Has the US chipmaker, Intel, been the victim of a hacker attack? The company is currently investigating how internal documents could be made public.
20 gigabytes of internal documents from the chip manufacturer Intel were uploaded to the file-sharing website Mega. Some of the documents were marked as “confidential.”
According to ZDNet, the data was published by the Swiss software engineer Till Kottmann — who received the files from an anonymous hacker who claimed to have stolen them from Intel at the beginning of the year. According to Kottmann, the leak is only the first part of a multi-part leak series.
Kottmann received these leaks because he is the head of a very popular Telegram channel where he regularly posts accidentally leaked data from major technology companies.
The files’ content was reviewed by ZDNet with security experts and found them to be authentic — the data include internal design concepts and source codes for various chips.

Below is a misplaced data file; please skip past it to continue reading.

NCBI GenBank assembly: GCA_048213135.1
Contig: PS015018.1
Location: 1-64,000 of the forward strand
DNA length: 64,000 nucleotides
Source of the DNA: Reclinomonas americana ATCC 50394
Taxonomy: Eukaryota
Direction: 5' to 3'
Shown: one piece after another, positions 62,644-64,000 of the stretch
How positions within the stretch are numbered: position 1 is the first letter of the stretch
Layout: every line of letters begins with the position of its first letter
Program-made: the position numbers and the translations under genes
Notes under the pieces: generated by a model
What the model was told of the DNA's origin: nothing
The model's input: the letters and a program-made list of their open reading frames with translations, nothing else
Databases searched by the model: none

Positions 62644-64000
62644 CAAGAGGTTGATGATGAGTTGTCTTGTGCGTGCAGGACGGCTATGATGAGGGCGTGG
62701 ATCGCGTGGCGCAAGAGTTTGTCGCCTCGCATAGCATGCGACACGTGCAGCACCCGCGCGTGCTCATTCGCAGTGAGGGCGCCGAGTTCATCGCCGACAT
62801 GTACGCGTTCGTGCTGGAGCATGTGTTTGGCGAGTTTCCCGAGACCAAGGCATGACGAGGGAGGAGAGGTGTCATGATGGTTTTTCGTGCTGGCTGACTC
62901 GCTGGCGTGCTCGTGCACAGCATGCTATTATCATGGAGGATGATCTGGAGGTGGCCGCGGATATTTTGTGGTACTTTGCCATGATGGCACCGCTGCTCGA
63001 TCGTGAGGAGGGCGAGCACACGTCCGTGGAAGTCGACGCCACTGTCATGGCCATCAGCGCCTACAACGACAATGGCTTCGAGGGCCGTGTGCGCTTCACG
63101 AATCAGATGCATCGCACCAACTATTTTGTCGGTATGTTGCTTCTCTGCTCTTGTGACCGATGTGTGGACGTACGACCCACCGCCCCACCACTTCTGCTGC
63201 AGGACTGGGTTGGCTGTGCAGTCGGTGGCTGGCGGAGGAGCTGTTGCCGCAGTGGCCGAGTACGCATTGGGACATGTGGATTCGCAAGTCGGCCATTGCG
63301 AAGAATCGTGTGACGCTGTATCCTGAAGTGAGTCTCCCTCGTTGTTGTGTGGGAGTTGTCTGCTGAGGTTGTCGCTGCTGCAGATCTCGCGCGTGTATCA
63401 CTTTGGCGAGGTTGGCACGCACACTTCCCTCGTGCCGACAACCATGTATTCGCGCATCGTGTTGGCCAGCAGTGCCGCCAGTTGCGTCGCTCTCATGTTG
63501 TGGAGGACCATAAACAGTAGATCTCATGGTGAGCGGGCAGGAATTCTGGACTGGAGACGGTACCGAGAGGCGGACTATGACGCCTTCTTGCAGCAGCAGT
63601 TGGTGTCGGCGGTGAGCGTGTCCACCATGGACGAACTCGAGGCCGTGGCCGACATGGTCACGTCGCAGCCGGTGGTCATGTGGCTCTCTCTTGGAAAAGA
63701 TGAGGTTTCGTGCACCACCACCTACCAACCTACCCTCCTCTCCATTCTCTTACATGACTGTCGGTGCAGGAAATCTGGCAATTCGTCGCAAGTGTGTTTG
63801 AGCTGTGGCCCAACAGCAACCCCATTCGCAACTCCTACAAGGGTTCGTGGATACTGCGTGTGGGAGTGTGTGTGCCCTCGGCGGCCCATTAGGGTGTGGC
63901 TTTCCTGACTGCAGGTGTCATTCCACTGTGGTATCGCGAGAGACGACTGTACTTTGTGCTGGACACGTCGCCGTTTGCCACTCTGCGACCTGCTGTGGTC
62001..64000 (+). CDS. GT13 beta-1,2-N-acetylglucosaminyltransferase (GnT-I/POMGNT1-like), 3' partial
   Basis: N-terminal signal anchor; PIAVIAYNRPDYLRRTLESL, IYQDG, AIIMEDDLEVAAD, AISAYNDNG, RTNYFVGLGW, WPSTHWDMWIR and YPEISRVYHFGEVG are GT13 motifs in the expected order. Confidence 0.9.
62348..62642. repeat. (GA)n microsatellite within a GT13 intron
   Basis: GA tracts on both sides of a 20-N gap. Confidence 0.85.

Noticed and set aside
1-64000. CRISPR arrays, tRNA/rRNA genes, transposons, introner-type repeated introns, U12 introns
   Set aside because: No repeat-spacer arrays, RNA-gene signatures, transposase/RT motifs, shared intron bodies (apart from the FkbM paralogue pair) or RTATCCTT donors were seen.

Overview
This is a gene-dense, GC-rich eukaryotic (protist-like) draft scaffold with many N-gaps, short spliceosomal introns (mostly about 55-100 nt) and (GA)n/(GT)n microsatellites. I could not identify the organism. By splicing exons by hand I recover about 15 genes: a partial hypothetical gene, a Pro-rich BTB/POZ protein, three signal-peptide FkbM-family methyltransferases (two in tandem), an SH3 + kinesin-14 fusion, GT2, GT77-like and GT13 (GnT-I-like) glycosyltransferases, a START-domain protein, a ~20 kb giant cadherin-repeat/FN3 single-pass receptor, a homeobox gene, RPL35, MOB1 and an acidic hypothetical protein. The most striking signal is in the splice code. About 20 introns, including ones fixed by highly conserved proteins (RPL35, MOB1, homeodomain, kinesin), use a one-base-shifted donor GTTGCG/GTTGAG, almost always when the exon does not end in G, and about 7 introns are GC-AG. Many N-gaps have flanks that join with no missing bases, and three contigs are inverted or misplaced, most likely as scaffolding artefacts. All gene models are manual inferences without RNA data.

According to Intel, these documents are basically reports, videos, and images on chip platforms, internal architecture designs, roadmaps, and so on. No sensitive data files for Intel employees or customers have been leaked.
Although Intel denied any hacking attempt, instead, explained a person with access to its Resource and Design Center could have downloaded the data without authorization and shared it with Till Kottmann.
Here is the Intel’s statement:
“We are investigating this situation. The information appears to come from the Intel Resource and Design Center, which hosts information for use by our customers, partners and other external parties who have registered for access. We believe an individual with access downloaded and shared this data.“